Wayne Shorter, Roscoe Mitchell & Oliver Lake
The evening's musical contrasts were inspired. Mitchell's quartet was more old-school in orientation, with pianist Dave Burrell, bassist Henry Grimes and drummer Tani Tabbal. Ultimately, they ended up giving a demonstration of classic free jazz. This is still avant-garde in nature, despite revolving around a sonic vocabulary that's now been creating its powerful vortex for around 50 years. The band offered something fresh for NYC denizens. Burrell and Tabbal aren't often sighted here, although Grimes is ubiquitous on the scene. Even so, his bass and violin contributions formed a pivotal point, beautifully amplified, with a rich, fulsome sound. Grimes was heard at his best on this particular night. Indeed, Mitchell was granted a formidable surround for his own stirring solos, as Burrell and Tabbal were both primed for a coiled release of pent-up energies. The pianist was gushing involved runs of percussive aggressiveness, while the drummer was blending subtle cymbal shimmers with frequent hard tattoos, brutal yet sensitively delivered. Mitchell himself was resting between solos, then erupting in a ceaseless flow of invention.
Mitchell never edged into blurting, always choosing to maintain a warm, organic tone. The quartet took five or ten minutes to begin their journey in earnest, but following this initial exploratory drift, they entered into a long sequence of almost traditionally-alternating solos, as if they were playing within bebop rules, with free jazz sounds. The glowing audience reaction at the end was a response to the music, but it was also acknowledging the entire career and achievements of Mitchell, in his 70th year on the planet. Yes, it was Carnegie Hall applause, transposed to Manhattan's first home of experimental music, deep in the old loft scene's former heart.
The Oliver Lake Organ Quartet
February 19, 2011
Of course, Roulette won't be in Manhattan for much longer. Unless plans go horribly awry, this will be the venue's last season before relocating to its new 1928-vintage Art Deco Concert Hall in Brooklyn. Just like the Issue Project Room, Roulette is making a bold move into larger, older, quainter premises.
Roulette has a unique character. It sometimes seems slightly skewed when a band that is fundamentally jazzy performs here. Alto saxophonist Oliver Lake managed to transform the clean, white, loft-like room into a hot jazz cellar, particularly as his Organ Quartet utilized strong elements of 1960s groove music in its very lineup and approachnot without frequent incursions towards roiling freedom, though, particularly when the soloing veers off into extreme areas. This was a potent combination: free improvisation fury with a rolling groove undertow. Lake's regular organ sideman, Jared Gold, is a familiar presence, but drummer McClenty Hunter and trumpeter Freddie Hendrix aren't sighted so often. We shall now be up on the watchtower for them.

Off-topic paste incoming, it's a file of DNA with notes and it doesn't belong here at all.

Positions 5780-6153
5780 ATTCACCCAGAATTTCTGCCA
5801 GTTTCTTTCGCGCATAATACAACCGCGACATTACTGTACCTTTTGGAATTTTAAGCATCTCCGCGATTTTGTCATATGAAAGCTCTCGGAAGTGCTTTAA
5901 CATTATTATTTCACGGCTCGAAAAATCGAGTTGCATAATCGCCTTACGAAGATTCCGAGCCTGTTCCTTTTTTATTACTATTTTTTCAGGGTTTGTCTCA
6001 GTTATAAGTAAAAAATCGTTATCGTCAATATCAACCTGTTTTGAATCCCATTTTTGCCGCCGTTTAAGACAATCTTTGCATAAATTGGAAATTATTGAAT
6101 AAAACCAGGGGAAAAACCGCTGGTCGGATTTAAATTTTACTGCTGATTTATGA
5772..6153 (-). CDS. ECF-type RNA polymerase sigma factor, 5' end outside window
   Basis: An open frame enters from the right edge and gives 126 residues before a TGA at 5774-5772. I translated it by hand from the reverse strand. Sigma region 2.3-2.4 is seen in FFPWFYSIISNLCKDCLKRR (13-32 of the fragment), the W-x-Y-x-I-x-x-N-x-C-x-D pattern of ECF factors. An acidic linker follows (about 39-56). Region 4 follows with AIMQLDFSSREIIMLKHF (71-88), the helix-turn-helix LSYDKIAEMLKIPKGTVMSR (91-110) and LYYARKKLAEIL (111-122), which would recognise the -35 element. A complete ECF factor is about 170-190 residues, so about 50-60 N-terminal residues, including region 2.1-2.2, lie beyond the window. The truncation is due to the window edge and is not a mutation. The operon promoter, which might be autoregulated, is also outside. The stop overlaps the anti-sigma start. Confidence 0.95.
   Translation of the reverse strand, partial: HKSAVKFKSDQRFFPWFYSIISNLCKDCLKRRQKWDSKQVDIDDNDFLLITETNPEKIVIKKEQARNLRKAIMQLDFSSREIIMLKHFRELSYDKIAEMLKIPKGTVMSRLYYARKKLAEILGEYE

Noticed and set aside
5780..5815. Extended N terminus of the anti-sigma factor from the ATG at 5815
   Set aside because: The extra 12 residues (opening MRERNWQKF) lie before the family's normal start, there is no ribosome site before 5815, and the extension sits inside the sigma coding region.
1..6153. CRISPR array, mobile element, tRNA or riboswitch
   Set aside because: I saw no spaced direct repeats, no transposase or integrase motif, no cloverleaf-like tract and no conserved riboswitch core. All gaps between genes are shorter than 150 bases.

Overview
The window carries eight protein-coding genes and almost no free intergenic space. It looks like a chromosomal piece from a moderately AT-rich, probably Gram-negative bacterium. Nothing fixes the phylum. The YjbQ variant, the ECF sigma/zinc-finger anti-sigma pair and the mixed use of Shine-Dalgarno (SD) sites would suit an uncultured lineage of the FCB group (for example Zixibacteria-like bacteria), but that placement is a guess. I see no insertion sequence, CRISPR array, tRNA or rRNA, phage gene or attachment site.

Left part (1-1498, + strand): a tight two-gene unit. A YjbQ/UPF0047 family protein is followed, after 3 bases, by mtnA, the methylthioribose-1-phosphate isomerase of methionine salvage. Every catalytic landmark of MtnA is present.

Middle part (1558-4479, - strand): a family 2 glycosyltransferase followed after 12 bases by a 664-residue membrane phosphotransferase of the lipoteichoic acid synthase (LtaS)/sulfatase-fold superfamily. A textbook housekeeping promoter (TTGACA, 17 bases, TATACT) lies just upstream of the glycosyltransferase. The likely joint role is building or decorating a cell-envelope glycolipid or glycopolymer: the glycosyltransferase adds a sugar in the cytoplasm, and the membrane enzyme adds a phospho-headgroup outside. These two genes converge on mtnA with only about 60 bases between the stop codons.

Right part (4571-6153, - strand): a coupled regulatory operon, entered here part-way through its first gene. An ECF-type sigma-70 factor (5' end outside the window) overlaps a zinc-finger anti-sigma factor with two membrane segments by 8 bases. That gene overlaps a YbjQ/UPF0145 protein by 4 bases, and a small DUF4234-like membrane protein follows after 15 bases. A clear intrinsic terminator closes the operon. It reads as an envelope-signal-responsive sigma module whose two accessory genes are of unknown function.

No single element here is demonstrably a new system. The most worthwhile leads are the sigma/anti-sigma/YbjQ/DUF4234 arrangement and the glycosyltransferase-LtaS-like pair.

Gold's foot-pedals look like they're homemade, exposed in their workings and added to a portable organ-synth model. Sonically, he certainly doesn't suffer for not humping around a genuine Hammond B3. Despite having one of his instrument's felt pads fly off into the ether, Lake managed to maintain his fluid, graceful momentum. Whilst he disappeared for a speedy repair session, the other three players capitalized on an opportunity to show off their own prowess. Even besides this, there were frequent spitting, incendiary solos from Hendrix, who was shooting molten sizzles with great rapidity and directional accuracy. I'm not sure whether Lake was deliberately using The Room of Rest's door as the biggest mute in the history of jazz, but he was playing along beside Hunter's drum solo, audible during his stick-thunder pauses. It's a concept that could be developed further, with band members being periodically banished to adjoining rooms. John Cage would have chuckled.